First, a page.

Renting privately is, for many people in Portsmouth, the only way they can get a place to stay. Only recently has council house building increased significantly after years of stasis, yet the fact Portsmouth is so densely populated and the time it takes to build new homes means it can only ever be part of the solution.
Therefore, the private rented sector (PRS) must play a significant role in housing people in this city. Yet many people see barriers. As part of this strategy, the Council conducted the most comprehensive survey of private tenants and landlords this city has ever seen. I want to thank the nearly one thousand people who took part. What they say is interesting.
70% of private tenants feel trapped, with no plan or ability to move from where they are. They want a safe, secure and affordable place to live, tough action on criminal tenants and landlords and access to rent deposits and guarantees that help them move (the latter is something the Council is now piloting). Anecdotally, many people on the Council's housing waiting list say the absence of those things - rightly or not - makes them want to stay on that list rather than rent privately.
The vast majority of landlords are not commercial organisations, but people who see being a landlord as a way to supplement income or investment. More than one in six fell into it by accident. Yet what they want overlaps with tenants' desires in many ways. They want secure tenants living in a safe property that is not empty for long periods. They also want criminal landlords and tenants dealt with. They are in it for the long-term and want a low risk, low return investment.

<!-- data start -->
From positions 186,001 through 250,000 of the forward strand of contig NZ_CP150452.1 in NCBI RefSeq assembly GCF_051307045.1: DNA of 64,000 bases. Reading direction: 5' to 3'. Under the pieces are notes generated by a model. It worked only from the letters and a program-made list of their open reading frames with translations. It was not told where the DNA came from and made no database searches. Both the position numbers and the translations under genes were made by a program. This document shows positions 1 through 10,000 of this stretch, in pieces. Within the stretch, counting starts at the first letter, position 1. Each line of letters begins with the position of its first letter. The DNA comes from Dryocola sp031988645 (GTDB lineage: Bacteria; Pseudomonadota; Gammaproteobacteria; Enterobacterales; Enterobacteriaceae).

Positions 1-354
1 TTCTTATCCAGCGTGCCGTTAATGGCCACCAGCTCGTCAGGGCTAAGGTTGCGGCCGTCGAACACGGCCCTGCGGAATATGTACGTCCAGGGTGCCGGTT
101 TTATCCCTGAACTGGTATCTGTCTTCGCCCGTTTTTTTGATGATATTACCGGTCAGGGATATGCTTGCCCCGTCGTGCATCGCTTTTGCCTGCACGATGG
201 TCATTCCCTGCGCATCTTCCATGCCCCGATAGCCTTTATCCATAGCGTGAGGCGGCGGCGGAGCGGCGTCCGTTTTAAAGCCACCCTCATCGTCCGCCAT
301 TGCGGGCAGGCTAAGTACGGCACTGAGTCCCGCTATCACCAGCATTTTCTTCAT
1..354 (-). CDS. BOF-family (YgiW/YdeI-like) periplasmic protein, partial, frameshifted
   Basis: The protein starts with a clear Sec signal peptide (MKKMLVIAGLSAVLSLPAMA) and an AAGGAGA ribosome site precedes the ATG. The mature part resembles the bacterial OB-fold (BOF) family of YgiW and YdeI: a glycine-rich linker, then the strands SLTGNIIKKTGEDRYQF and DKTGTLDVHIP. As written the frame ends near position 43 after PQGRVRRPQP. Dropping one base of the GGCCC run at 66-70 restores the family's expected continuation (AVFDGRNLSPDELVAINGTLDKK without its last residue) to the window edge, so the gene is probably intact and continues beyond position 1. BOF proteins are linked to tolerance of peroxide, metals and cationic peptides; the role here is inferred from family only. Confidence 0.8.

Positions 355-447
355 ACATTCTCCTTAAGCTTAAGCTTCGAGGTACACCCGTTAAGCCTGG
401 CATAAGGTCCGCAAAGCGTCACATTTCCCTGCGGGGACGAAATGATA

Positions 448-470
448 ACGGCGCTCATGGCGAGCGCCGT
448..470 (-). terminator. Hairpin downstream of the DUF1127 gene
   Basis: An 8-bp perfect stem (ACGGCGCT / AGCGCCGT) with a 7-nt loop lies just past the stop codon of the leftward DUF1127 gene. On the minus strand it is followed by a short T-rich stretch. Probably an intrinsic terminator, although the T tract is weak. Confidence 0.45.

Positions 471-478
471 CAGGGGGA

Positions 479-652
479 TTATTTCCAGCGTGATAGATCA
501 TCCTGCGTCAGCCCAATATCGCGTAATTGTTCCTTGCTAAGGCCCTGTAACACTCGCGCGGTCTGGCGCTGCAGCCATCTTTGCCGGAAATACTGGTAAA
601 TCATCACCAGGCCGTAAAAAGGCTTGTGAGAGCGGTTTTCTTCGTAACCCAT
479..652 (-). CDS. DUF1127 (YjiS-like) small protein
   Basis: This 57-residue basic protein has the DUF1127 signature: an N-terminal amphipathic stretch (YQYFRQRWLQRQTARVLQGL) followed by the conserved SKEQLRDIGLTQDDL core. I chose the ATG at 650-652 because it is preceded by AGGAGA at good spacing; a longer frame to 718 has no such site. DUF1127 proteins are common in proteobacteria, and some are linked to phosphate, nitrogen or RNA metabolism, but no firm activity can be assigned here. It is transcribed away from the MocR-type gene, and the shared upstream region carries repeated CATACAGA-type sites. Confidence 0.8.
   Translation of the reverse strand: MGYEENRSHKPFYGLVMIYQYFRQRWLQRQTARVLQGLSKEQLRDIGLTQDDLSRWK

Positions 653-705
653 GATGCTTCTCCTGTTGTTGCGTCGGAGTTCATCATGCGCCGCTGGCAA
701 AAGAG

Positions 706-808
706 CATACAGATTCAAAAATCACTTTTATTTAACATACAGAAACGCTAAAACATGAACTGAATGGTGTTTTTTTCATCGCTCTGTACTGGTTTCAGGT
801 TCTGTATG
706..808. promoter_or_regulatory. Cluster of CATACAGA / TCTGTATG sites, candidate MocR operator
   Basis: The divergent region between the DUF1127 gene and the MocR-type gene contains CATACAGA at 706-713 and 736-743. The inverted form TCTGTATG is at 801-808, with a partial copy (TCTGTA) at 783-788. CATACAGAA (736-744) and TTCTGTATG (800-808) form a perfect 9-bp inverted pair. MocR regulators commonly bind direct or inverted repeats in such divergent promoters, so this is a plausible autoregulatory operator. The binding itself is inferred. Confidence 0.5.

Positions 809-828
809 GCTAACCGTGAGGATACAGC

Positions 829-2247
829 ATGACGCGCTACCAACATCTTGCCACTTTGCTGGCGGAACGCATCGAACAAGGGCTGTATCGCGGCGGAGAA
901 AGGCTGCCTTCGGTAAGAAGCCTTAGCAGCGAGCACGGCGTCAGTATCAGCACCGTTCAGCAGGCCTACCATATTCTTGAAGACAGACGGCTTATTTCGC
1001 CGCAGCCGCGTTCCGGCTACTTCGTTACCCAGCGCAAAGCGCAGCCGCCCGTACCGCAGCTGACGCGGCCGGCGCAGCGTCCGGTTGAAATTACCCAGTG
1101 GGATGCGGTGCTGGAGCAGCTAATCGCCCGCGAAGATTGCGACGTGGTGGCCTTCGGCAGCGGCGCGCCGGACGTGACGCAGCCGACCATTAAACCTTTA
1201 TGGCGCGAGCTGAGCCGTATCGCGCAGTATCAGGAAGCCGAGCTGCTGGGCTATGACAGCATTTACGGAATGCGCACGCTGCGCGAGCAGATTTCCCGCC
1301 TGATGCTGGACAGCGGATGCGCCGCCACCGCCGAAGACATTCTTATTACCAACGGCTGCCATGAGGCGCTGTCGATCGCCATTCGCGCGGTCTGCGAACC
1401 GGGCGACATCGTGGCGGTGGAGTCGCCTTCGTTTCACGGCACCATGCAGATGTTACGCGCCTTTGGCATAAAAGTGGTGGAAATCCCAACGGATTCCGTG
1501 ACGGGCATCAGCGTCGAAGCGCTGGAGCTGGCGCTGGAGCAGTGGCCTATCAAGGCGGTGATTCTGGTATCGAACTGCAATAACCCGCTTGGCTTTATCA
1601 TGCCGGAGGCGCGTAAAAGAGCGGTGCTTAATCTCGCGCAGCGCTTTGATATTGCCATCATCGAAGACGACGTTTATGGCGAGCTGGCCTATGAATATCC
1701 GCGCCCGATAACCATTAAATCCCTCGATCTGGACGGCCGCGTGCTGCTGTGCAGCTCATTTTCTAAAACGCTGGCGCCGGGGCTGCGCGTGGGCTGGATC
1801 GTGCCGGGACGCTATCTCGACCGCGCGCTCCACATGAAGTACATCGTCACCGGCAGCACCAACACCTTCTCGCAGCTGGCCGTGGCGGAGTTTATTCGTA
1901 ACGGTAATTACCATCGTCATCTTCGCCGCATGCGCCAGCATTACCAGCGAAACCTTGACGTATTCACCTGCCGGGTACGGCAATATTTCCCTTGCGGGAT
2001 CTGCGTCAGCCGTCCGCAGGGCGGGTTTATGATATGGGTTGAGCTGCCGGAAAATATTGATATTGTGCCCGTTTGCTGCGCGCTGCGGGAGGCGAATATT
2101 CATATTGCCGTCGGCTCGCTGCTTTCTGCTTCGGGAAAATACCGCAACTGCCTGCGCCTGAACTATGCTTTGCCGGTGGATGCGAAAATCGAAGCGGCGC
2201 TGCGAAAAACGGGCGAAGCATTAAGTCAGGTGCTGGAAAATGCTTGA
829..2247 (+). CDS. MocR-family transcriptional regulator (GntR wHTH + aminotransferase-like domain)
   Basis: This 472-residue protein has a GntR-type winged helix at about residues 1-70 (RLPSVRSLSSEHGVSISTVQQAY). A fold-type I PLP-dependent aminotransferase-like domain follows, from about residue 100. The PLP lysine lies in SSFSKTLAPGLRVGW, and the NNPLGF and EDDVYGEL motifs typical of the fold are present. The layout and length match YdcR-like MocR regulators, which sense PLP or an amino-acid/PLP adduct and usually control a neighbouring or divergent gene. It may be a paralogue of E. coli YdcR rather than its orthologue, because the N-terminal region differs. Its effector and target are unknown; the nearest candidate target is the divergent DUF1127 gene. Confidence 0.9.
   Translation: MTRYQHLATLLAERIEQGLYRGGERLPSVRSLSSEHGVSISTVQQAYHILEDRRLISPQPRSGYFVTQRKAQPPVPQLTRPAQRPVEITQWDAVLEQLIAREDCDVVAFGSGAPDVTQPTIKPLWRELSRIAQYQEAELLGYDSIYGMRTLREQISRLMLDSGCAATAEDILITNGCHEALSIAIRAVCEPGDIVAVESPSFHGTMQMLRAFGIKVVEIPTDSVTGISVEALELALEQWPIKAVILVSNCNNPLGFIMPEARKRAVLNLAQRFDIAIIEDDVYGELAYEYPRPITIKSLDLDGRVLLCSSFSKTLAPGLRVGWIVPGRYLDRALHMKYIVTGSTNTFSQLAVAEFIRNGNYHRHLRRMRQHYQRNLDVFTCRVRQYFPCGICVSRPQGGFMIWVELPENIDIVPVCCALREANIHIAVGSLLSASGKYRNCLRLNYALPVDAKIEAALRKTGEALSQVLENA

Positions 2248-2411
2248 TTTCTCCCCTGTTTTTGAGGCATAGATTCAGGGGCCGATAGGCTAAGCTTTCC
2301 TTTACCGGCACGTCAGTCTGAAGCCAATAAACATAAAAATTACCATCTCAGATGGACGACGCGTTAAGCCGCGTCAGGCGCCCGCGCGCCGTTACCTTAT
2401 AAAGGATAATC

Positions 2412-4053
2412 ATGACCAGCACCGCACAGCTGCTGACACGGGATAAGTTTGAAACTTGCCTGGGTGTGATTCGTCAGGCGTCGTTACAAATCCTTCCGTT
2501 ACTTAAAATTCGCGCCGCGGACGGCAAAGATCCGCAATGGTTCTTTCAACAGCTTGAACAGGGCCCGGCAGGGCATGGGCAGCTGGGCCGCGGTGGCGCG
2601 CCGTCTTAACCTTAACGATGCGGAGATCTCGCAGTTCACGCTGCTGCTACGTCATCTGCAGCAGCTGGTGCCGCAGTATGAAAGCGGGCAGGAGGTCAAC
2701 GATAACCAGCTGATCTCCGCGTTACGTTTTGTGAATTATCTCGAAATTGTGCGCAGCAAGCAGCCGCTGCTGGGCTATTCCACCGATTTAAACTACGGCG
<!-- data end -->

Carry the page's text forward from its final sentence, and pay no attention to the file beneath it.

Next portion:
Alongside this is the fact that many people living near these properties - especially shared houses (HMOs in the jargon) - fear rubbish in the forecourts or on the streets, noise late at night or 'the wrong sort of person' residing at the property.
What this strategy aims to do is find ways to overcome these barriers to a PRS that is attractive to current and potential tenants and landlords and respectful of their neighbours. This cannot be done overnight and this strategy does not pretend to do that. Instead, it puts forward an integrated, long-term, ambitious and radical package of measures that covers extra advice and support - including financial support - for tenants and landlords and tougher enforcement measures, including consulting on additional licensing for smaller HMOs, where there are a significant number of complaints, and a comprehensive mediation service for tenant/landlord disputes, backed up by Britain's first 'housing court'.
Doing nothing is easy, but not an option. Believing that one silver bullet of a policy will solve a complex, interacting range of issues sounds great, but does not offer the integrated solution required to deliver a PRS that works for Portsmouth. The Council cannot achieve that goal by itself and this strategy does not pretend it can. It must - and will - work with tenants, landlords, Government and other statutory bodies to overcome the barriers to renting privately. This strategy allows the Council to do that. That is why it is important that we get everyone's views on its suggestions.
What is clear already is that overcoming the barriers to renting privately in Portsmouth requires carrots and sticks that help free tenants from the trap they feel they are in, help landlords get the low risk, low return investment they want and punish tenants and landlords that deserve it in a way that does not harm the many in pursuit of the few.
I am delighted to offer up this ambitious, comprehensive and radical package of measures for the next five years for the thoughts of the people of this city. Only by working together can we make renting privately work in Portsmouth now and in the future.